I love this. Were expecting snow today and its like the world is coming to an end!

15 jjiraffe { 12.10.13 at 10:24 am }

This made me laugh, and also reminded me how ridiculous London was whenever it snowed: basically, the city shut down the tube within 5 minutes of snow, and one night I walked 1 1/2 miles in the snow and heels, falling on my ass a number of times. It’s like the whole city (and its inhabitants like me, ahem) were in denial that it would ever snow.

16 Heather { 12.10.13 at 12:06 pm }

The trouble is OVER confidence of the Northerners. The attitude that they know how to drive in snow so we’re going out anyway.
Syracuse is my hometown and they get a lot of snow. A LOT. However, there are certain conditions that do not warrant dealing with the hassle. Just because you know how to drive in snow does not mean you should. I also agree with your comment about other people not knowing how to drive in snow.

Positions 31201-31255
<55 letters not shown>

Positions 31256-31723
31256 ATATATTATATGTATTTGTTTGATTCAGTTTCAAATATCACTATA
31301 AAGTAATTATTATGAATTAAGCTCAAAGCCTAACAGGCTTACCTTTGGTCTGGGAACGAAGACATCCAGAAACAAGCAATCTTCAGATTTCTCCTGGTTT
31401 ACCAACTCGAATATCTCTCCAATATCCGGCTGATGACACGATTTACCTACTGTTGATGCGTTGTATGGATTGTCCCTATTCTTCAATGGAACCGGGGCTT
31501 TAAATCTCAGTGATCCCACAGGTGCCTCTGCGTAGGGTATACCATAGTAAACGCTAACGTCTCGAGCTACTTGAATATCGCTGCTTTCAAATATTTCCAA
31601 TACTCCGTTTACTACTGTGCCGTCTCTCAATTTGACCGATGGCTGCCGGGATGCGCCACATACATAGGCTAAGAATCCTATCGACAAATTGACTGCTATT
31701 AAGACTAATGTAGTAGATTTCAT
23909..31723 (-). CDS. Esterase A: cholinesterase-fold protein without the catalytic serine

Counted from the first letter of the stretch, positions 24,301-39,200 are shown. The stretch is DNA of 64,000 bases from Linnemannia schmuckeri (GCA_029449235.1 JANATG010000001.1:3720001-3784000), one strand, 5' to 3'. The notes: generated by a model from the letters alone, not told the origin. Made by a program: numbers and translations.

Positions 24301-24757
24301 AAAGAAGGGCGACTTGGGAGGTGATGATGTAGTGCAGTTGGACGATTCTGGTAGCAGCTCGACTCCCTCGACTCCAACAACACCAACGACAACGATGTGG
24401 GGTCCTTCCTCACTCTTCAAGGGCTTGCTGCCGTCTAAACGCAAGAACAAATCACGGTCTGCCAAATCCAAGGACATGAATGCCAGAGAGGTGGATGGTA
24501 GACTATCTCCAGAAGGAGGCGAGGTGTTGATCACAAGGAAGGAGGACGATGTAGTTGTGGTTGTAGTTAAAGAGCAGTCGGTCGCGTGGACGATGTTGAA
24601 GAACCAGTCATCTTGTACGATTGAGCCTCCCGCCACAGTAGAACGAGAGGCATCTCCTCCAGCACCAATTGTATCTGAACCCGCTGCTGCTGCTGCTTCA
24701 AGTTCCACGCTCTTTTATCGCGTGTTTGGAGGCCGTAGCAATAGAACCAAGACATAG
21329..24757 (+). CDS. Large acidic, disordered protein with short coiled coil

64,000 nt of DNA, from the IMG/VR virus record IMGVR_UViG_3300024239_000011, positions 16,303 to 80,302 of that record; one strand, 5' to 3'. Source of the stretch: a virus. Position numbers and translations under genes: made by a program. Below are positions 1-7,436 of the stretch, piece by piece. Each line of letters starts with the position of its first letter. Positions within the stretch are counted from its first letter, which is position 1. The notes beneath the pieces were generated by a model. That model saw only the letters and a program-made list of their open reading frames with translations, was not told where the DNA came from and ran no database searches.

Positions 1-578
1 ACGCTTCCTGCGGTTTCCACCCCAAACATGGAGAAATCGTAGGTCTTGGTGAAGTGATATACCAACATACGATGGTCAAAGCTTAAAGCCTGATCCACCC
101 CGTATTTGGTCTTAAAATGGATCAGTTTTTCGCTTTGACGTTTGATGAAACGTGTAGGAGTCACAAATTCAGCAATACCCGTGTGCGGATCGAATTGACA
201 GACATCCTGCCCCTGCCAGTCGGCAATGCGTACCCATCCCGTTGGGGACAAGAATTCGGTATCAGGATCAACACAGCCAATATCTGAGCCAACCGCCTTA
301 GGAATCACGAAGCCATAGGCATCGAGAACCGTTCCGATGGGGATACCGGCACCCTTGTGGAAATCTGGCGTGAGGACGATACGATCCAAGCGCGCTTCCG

17 Catwoman73 { 12.10.13 at 12:18 pm }

Lol… as a proud Canuck, who has driven through some G-d-awful weather to get to work at a job I can’t stand, sorry, but I’m inclined to agree with Josh on this one…

But I don’t live in Toronto… we dig ourselves out around here!!! :P

18 Lori Lavender Luz { 12.10.13 at 3:43 pm }

Laughing, too. Especially at you & Josh.

Hadn’t heard that Kennedy quote before. Apt!

19 Commenter { 12.12.13 at 12:45 pm }